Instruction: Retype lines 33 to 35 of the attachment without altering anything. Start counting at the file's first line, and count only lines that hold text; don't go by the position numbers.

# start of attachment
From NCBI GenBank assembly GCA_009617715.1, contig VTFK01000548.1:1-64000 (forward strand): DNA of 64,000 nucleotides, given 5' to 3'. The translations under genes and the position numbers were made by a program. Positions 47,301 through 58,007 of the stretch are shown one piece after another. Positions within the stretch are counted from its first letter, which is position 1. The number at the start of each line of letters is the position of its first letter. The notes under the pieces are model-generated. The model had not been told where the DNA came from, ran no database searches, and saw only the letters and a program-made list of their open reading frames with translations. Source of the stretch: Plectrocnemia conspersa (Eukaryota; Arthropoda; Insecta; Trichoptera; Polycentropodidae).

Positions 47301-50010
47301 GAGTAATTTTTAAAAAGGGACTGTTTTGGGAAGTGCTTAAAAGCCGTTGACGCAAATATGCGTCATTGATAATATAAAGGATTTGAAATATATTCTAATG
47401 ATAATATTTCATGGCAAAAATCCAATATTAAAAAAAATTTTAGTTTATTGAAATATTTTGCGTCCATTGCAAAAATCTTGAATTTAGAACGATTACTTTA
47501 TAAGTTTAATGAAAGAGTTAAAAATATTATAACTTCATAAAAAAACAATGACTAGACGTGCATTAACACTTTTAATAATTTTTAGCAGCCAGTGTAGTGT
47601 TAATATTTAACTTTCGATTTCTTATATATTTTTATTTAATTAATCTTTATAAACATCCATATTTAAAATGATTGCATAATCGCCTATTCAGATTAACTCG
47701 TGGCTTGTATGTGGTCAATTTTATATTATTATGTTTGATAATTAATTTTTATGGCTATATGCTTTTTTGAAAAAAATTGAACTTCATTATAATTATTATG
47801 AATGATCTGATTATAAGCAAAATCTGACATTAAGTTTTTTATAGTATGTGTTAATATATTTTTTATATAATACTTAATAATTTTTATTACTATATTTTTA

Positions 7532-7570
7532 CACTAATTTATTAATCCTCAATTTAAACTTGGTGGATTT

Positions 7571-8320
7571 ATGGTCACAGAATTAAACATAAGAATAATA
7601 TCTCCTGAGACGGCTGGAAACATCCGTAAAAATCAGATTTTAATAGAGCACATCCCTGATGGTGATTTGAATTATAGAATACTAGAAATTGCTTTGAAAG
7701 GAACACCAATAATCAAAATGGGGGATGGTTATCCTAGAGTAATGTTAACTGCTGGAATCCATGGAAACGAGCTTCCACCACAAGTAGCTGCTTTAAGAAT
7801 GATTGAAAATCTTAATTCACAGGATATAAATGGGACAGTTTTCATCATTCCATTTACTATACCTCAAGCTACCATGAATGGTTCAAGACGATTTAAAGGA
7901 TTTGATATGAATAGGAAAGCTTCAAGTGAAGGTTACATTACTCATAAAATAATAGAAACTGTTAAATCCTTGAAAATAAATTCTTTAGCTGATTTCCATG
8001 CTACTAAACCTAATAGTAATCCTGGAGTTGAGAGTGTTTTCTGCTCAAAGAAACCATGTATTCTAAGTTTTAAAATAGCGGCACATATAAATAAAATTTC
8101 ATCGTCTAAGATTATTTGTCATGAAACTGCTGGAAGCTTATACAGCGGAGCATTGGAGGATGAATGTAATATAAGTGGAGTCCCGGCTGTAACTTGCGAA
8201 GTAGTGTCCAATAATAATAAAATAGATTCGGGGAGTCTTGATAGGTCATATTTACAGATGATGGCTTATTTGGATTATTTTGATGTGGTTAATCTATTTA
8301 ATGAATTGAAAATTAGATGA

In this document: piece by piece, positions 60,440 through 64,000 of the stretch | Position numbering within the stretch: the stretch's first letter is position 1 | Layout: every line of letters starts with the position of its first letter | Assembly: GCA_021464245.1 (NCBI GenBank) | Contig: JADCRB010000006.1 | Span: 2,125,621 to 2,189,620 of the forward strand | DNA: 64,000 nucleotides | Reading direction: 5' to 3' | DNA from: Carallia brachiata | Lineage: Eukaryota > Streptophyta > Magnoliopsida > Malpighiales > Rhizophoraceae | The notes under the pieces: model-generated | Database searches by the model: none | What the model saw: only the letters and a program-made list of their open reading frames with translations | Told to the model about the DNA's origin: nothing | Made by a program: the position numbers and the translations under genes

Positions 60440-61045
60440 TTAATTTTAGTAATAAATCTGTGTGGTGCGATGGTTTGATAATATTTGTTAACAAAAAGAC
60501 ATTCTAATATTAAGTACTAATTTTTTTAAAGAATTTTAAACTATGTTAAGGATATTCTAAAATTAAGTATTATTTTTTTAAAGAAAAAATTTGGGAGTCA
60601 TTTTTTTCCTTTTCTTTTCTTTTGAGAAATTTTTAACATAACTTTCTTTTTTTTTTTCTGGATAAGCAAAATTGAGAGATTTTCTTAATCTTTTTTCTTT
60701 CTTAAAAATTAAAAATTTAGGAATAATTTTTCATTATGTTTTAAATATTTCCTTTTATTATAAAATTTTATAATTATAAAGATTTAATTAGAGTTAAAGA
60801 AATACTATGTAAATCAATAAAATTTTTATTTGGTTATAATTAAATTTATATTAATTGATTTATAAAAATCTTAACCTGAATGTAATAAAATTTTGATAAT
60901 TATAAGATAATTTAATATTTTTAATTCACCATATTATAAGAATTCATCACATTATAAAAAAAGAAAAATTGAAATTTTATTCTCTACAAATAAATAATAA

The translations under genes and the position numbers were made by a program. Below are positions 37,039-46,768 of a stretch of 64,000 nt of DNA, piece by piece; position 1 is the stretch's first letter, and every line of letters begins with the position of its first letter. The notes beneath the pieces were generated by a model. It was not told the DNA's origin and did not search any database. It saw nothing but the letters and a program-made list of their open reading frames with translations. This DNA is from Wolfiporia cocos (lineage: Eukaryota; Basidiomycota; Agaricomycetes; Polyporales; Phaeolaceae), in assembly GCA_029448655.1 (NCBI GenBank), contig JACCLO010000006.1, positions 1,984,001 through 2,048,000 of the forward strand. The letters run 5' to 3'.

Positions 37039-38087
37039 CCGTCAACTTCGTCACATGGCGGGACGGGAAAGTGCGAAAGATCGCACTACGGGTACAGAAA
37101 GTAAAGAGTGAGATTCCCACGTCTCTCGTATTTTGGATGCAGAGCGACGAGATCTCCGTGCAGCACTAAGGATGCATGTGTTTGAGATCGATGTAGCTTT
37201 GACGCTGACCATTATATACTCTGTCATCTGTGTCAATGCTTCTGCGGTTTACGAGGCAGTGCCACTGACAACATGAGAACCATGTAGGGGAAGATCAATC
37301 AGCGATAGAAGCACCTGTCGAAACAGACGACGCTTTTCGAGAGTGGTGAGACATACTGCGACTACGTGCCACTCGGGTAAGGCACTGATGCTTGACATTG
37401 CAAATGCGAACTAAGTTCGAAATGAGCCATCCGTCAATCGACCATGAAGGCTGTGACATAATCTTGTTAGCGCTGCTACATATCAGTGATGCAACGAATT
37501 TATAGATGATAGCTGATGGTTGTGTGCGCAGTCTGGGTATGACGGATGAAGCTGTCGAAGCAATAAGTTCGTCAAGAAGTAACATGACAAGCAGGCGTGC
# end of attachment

37201 GACGCTGACCATTATATACTCTGTCATCTGTGTCAATGCTTCTGCGGTTTACGAGGCAGTGCCACTGACAACATGAGAACCATGTAGGGGAAGATCAATC
37301 AGCGATAGAAGCACCTGTCGAAACAGACGACGCTTTTCGAGAGTGGTGAGACATACTGCGACTACGTGCCACTCGGGTAAGGCACTGATGCTTGACATTG
37401 CAAATGCGAACTAAGTTCGAAATGAGCCATCCGTCAATCGACCATGAAGGCTGTGACATAATCTTGTTAGCGCTGCTACATATCAGTGATGCAACGAATT